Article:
The video clips I posted a few days ago to show how simple objects can be used by speakers as visual aids to impress audiences - ranging from Neville Chamberlain's piece of paper to Margaret Thatcher taking her scissors to a £1 note (HERE) - have inspired me to launch another prize competition.
All you have to do is to suggest one object that any of the three main party leaders could use (or, in the case of Nick Clegg, could have used) to strike a chord with their audience during their 2010 conference speeches.
Keen anoraks are welcome to propose an object for each of the three party leaders, but one leader/object is perfectly acceptable.
1st: signed copy of Lend Me Your Ears.
2nd: signed copy of Speech-making and Presentation Made Easy.
3rd: signed copy of ВЫСТУПАТЬ ЛЕГКО (Russian version of Lend Me Your Ears).
How to enter
In 'Comments' below or email (via 'View my complete profile' on the left).
24 hours after the completion of David Cameron's speech at the Conservative Party Conference.
Nick Clegg: Strong Rubber Band showing the flexibility and strength required to hold together as a party
David Cameron should hold up a copy of Mandy's memoirs The Third Man in his conference speech.
And remind his party what he once said to Fraser Nelson 'the only job I'd give Mandy was heading a Truth and Reconciliation Commission on New Labour.'
I'd suggest David Cameron wields some heavy-looking regulations/guidance manual and then throw it to one side, in a passage about deregulation or on freeing up professionals to make the most of their expertise.
The natural thing for the Labour leader to use would be scissors, but these would seem quaint in the narrative they'll likely try to establish about the size of the cuts. I'd thus suggest they hold up a colourful publication of a voluntary and community sector organisation, with an appropriately symbolic picture on the front, which has had to close because of the cuts. The gesture could be accompanied by some lines about the Big Society in rhetoric and the Big Society in reality.
Those are my entries!
My first suggestion would be for a Labour conference speech in which the speaker has a copy of the Liberal Democrat Manifesto of 2010. "Remember this? They don't!"
Then additionally, the Labour speaker (not too high up as it's very partisan) might have some scissors and start snipping bits and pieces out.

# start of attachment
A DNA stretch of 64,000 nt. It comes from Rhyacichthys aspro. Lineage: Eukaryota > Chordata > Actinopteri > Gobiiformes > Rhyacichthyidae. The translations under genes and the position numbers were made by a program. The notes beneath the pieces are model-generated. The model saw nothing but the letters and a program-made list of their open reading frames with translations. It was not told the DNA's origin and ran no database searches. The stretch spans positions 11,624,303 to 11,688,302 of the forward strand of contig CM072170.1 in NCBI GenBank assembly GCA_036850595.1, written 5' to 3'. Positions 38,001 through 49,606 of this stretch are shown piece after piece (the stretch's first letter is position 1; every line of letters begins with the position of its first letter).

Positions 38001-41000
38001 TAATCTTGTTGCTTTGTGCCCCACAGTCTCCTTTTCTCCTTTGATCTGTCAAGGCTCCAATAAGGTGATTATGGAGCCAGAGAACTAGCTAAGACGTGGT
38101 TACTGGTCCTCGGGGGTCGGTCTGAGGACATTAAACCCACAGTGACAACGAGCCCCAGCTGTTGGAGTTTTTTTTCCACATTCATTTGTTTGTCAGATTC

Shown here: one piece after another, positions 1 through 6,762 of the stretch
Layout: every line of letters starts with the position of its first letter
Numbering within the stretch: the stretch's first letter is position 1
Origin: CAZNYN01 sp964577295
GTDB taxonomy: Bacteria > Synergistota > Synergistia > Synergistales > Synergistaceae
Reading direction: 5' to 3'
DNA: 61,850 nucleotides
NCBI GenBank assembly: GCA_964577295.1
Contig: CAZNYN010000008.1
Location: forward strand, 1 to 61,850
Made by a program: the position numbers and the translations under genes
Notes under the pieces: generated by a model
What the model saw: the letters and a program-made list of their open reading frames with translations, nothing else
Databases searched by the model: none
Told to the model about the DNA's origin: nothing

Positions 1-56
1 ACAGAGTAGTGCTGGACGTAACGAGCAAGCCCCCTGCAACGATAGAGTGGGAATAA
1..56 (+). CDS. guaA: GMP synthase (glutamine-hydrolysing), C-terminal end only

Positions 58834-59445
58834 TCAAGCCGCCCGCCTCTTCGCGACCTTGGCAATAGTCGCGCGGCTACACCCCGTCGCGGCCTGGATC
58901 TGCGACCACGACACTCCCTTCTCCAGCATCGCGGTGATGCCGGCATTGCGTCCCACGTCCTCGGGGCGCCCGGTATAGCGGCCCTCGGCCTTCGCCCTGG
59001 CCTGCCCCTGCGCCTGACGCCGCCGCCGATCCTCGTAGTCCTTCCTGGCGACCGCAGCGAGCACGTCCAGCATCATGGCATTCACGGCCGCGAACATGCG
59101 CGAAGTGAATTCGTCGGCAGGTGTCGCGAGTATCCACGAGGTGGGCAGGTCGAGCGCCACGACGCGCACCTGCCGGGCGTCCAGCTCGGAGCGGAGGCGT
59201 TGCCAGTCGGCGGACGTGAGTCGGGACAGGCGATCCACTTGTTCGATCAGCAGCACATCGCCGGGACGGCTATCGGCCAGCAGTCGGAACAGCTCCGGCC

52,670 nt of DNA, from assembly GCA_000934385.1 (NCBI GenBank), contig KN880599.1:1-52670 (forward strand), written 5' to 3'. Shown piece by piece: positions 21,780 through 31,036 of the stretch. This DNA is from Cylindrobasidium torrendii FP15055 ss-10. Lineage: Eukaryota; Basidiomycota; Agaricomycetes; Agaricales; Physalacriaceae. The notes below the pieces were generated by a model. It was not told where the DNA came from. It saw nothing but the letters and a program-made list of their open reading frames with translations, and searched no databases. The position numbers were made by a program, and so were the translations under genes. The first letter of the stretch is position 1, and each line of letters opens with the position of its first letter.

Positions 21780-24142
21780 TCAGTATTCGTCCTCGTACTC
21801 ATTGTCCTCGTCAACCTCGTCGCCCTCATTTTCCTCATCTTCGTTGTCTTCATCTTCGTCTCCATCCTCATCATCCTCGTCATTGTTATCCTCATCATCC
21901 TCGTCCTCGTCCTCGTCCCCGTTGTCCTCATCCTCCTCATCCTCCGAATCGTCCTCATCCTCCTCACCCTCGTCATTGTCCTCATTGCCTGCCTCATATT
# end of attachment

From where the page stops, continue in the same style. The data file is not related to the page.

Better yet would be to just tear entire pages up ; because they can convey more anger match up the iconic gestures that way, timing it with the speech.
The words spoken would mock the Lib Dems by repeating the latest sound-bites of "we have to compromise" "this is a coalition".
If the speaker feels particularly bold, they might attempt to echo Kinnock "You start with impossible promises..."
My second suggestion would be to David Cameron or another Conservative.
The speaker, talking about the economy and how cuts are necessary, could use a small pot plant with dead leaves. He then takes out a SMALL pair of pruning shears, proceeding to trim little bits off. (NOT great big shears hacking at the stalk!)
A perfect analogy for cutting waste to encourage growth.
My third idea, if I may, would be either to a Lib Dem or a Labour speaker, depending on the point that was made.
To illustrate the Lib Dem line of how the party has changed, the speaker should bring out a mobile phone from around 2005, then put next to it an updated version. "It's still a phone, of course, but it has adapted to meet the needs of the public. As our tools have changed, so must our party. We have the same features, policies and values as before, but we must be ready for new challenges."
Likewise, a Labour speaker would create a similar metaphor with something from the 1997 era "We can't use the same thing over and over again."
A simpler idea for the Tories, much like "fixing the roof when the sun was shining."
The Tory speaker brings a large biscuit tin (union jack pattern to represent the country.) He quotes Lyam Byrne "There's no money left." "The tin is empty and it was Labour who emptied it."
(Thinking I may have lost the plot here ..). Suggestion: Ed the new boy holds up a red elastic band. "This keeps the coalition together, for now", he says. "To keep the country together you need a Milliband. Better still, two."
One neat and everyday object that David Cameron might brandish is a red banana with a map of Iraq on it - to symbolise the Miliband of Brothers.
Or maybe Cameron could use two elastic (mili)bands - he could fire one off the stage and the other off to the left.
(of course, this would only be a distraction from the blunt scythes that Dave, Gideon and Nick carry at all times)
I would advise David Cameron to remove his wallet and take out a credit card.
I would then get him to say what the Labour national debt is per per person in the country, and pose the question how the Labour Government got away with it.
Then he would take out his scissors and cut it in to pieces, announcing that the only hope of change for a person let's say £20,000 in debt, is to dispense with the credit card and stop spending.
That would be shocking to a lot of people.
Perhaps a copy of the brochure for the new Vauxhall Astra estate...
"Labour wanted to tell the public in the elections that we're all rich folk with estates...
for 17k - the very amount every man, woman and child owes due to the spending of Labour - one can buy a Vauxhall Estate.
And if Labour had not betrayed Rover, a company just a few miles at Longbridge, perhaps this might have been a British car for every man, woman and child"
Party leader [of your choice] after rapturous applause should hold up a copy of 'Lend me Your Ears" and acknowledge their deep debt to the author
Post a Comment